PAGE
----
by Peg Hutson-Nechkash, M.S., CCC-SLP
Adapted books are adaptations made to children’s literature and stories to make books more accessible and understandable for all students. Adaptations to books may include: using voice output devices, reducing visual distractions on pages, using props to accompany a story, providing picture symbols to place on pages, scanning a book to view on a computer screen or adding Popsicle sticks or large paper clips along the side to help with turning pages. These are just a few of the ways that books can be adapted.
For copyrighted books, adaptations can be made as long as there is a hard copy that accompanies the adapted book. For this reason, it is better if the book is owned by the school or the teacher, rather than a book borrowed from a public library.
An online search will yield many options for adapted books. Classics such as: If You Give a Mouse a Cookie and Brown Bear, Brown Bear, What do you See? are available in adapted form. An adapted form of Shakespeare’s Romeo and Juliet is even to be had.
I use adapted books with all of my students from pre-readers to readers and often create adapted books to address particular students’ goals. For students who need help with conceptual knowledge I have created books that require students to place picture symbols on pages that depict the story sentence, e.g., “Ants on the sandwiches” from Let’s Have a Picnic or “A shark is under my bed” from “There is Something Under my Bed.” Prior to using one of these books, I print off the pages on cardstock and place them into clear plastic page protectors. Rings are used to hold the pages together. Small Velcro dots are placed on the pages where the picture symbols should go. The picture symbol cards are also printed on cardstock and laminated with a corresponding Velcro dot placed on the back. When working with students, I decide how many picture cards are made available at one time. You can provide all of the picture cards for some students or only a few. As you read the story aloud, instruct the student to place the picture cards on the appropriate pages as a visual support. For example, in “Where is the Monkey?” on one page, the monkey is between the flowers. Students are asked to place flower picture cards on the outside circles and the monkey picture card in the center.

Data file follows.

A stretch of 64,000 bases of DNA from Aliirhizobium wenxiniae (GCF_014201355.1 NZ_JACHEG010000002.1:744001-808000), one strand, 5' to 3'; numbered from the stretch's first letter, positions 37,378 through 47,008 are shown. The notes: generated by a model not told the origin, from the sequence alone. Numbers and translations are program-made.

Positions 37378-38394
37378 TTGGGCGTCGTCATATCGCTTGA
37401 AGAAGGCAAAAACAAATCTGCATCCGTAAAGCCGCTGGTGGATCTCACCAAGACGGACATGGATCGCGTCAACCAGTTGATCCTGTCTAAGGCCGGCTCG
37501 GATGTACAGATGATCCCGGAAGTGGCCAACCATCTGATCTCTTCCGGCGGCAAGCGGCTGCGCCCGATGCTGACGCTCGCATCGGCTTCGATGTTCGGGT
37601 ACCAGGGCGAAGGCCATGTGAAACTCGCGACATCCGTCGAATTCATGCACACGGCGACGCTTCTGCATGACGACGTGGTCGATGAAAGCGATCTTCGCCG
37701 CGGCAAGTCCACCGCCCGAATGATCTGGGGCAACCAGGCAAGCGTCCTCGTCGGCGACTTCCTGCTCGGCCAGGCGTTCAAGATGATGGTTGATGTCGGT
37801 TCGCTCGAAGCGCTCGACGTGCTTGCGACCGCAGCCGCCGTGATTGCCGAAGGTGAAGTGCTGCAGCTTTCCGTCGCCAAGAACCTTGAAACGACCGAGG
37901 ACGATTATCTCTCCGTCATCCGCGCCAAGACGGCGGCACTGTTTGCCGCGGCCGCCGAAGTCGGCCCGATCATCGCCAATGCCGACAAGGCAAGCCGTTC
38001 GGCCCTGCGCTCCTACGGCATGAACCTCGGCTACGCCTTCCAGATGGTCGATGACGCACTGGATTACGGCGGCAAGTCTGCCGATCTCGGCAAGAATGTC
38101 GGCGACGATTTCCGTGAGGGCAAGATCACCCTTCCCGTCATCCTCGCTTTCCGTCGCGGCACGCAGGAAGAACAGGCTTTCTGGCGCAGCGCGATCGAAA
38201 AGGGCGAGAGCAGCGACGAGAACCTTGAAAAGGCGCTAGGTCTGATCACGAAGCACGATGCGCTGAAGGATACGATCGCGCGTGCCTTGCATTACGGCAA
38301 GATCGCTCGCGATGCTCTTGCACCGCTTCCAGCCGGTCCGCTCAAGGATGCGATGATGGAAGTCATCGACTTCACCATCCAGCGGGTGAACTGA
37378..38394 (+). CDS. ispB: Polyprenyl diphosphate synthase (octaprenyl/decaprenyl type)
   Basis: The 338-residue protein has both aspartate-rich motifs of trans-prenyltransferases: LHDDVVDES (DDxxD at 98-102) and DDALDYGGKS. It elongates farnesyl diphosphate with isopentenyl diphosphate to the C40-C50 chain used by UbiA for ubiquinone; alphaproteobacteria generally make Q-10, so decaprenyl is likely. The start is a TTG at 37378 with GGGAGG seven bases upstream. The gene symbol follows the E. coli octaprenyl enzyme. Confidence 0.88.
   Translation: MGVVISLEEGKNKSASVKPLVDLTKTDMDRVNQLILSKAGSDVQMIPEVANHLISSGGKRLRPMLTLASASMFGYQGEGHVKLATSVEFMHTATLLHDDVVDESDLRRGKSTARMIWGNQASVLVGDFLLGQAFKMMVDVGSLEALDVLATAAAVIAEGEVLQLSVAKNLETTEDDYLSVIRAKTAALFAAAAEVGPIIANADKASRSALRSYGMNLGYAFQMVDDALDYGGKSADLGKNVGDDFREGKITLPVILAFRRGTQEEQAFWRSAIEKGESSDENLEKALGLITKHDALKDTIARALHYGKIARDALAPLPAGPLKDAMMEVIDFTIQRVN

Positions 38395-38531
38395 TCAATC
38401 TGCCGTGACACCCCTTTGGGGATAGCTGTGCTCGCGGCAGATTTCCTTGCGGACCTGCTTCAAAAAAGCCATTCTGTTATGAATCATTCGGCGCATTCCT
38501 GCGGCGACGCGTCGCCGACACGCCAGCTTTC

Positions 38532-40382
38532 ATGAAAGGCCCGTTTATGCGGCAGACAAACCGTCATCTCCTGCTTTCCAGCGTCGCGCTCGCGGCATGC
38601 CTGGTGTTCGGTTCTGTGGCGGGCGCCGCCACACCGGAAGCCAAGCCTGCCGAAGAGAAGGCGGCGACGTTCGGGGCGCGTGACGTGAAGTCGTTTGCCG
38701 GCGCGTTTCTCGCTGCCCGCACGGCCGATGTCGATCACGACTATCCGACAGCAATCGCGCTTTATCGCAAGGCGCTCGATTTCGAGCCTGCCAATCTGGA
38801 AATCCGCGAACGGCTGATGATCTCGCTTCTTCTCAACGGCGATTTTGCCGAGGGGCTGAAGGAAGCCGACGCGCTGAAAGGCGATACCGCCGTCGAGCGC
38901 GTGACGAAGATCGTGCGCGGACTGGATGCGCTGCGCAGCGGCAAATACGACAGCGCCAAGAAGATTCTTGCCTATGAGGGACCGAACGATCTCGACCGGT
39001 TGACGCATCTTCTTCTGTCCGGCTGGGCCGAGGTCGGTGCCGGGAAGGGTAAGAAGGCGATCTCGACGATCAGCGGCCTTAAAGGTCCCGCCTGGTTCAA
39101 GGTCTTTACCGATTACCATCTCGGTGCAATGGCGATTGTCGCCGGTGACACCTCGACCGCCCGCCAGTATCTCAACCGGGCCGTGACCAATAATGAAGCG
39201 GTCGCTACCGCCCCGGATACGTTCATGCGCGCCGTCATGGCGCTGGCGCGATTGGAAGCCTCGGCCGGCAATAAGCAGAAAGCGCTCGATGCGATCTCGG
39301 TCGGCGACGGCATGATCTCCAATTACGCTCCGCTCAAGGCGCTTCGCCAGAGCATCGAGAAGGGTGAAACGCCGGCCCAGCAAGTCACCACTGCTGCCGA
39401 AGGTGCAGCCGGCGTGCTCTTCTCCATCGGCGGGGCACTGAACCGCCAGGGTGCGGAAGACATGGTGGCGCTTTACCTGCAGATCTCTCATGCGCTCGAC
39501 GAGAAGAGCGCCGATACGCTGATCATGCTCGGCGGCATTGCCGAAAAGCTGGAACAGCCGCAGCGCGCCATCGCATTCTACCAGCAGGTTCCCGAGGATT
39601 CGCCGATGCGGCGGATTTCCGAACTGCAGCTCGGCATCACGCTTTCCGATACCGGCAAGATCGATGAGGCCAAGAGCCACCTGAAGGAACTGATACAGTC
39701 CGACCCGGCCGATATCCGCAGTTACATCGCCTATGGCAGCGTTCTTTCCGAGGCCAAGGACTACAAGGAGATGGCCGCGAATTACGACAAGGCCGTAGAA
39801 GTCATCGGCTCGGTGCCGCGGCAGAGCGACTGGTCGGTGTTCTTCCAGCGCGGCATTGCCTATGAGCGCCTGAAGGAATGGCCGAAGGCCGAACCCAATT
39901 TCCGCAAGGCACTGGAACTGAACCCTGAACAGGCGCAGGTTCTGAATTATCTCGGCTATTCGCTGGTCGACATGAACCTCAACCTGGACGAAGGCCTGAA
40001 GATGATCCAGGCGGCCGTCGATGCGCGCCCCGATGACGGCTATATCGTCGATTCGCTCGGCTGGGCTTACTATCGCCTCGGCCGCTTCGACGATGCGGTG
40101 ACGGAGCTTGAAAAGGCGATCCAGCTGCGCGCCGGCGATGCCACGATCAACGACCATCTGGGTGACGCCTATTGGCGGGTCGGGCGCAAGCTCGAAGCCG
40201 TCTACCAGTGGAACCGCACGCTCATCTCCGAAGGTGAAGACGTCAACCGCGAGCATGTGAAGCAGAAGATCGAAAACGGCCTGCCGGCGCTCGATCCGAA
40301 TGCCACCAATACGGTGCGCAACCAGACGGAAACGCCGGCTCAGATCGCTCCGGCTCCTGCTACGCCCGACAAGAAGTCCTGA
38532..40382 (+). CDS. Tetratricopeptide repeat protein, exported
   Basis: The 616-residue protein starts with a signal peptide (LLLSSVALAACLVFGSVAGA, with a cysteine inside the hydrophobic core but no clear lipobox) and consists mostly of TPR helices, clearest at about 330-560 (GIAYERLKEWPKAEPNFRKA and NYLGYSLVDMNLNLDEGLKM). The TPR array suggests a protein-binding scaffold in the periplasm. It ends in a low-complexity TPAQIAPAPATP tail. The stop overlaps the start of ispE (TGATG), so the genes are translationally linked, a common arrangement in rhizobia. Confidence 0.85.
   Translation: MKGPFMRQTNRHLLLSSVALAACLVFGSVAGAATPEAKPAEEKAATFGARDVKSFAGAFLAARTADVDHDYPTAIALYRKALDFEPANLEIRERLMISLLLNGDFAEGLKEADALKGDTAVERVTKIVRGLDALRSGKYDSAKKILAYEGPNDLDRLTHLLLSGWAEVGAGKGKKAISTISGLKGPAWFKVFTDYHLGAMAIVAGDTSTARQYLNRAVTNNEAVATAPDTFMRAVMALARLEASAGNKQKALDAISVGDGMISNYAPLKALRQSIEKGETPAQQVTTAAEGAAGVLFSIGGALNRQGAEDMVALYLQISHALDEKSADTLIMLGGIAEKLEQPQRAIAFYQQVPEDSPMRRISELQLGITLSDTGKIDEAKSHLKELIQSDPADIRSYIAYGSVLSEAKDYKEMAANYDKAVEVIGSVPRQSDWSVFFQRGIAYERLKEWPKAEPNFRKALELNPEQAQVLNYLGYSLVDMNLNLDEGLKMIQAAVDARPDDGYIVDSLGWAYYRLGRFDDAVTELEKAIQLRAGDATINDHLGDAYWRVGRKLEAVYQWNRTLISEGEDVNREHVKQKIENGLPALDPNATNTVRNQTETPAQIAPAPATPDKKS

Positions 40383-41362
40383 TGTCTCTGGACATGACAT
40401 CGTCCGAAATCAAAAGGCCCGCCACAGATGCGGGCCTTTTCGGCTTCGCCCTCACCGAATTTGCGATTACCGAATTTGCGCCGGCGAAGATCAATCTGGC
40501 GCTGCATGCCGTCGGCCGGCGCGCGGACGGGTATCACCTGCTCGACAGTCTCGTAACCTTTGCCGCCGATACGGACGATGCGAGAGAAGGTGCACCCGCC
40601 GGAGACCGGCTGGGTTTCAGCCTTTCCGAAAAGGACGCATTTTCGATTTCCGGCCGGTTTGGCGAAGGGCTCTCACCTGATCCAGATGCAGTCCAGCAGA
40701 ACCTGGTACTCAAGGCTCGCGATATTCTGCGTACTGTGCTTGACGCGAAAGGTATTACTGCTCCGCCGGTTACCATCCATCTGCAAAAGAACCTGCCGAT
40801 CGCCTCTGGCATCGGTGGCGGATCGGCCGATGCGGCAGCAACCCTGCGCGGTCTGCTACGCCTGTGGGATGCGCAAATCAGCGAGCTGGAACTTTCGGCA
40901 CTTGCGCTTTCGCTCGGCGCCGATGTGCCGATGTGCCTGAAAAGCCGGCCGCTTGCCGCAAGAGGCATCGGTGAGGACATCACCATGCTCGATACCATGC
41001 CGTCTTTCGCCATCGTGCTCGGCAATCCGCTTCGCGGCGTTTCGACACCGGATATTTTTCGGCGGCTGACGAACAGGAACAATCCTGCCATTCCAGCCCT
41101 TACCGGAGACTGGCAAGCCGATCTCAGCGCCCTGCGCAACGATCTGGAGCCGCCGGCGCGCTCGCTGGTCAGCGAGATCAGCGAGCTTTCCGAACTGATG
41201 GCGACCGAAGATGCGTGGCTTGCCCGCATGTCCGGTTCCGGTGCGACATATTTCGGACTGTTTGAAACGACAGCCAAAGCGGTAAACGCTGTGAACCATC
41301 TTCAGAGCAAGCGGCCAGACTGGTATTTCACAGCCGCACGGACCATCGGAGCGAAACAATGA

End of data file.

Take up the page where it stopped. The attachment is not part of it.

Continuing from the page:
The learning doesn’t stop when all the picture cards are placed in the book. I encourage students to retell the story using the picture cards in the book and draw pictures about the story. Using adapted books promotes reading, vocabulary development, sight word recognition, sentence formation, and fosters a love of reading.
An engaging adapted book, Let’s Have A Picnic, accompanies this article. Please follow these instructions for best results:
- Set your computer to print pages in landscape orientation
- Use cardstock for all pages
- Place pages in clear plastic page protectors and secure with rings
- Place Velcro dots on the circles found on the pages
- Laminate picture cards and place corresponding Velcro dots on the back
- Place page-turners on the pages if necessary
About the Author -Peg Hutson-Nechkash, M.S., CCC-SLP: Peg has been working as a SLP in the public school for over 30 years. Peg is the author of numerous speech and language materials including Help Me Write, Story Stunts, and Deeper Meanings. She has also presented at the local, state, and national levels.
For additional adapted books, please check out her store in Teachers Pay Teachers using this link: http://www.teacherspayteachers.com/Store/Peg-Nechkash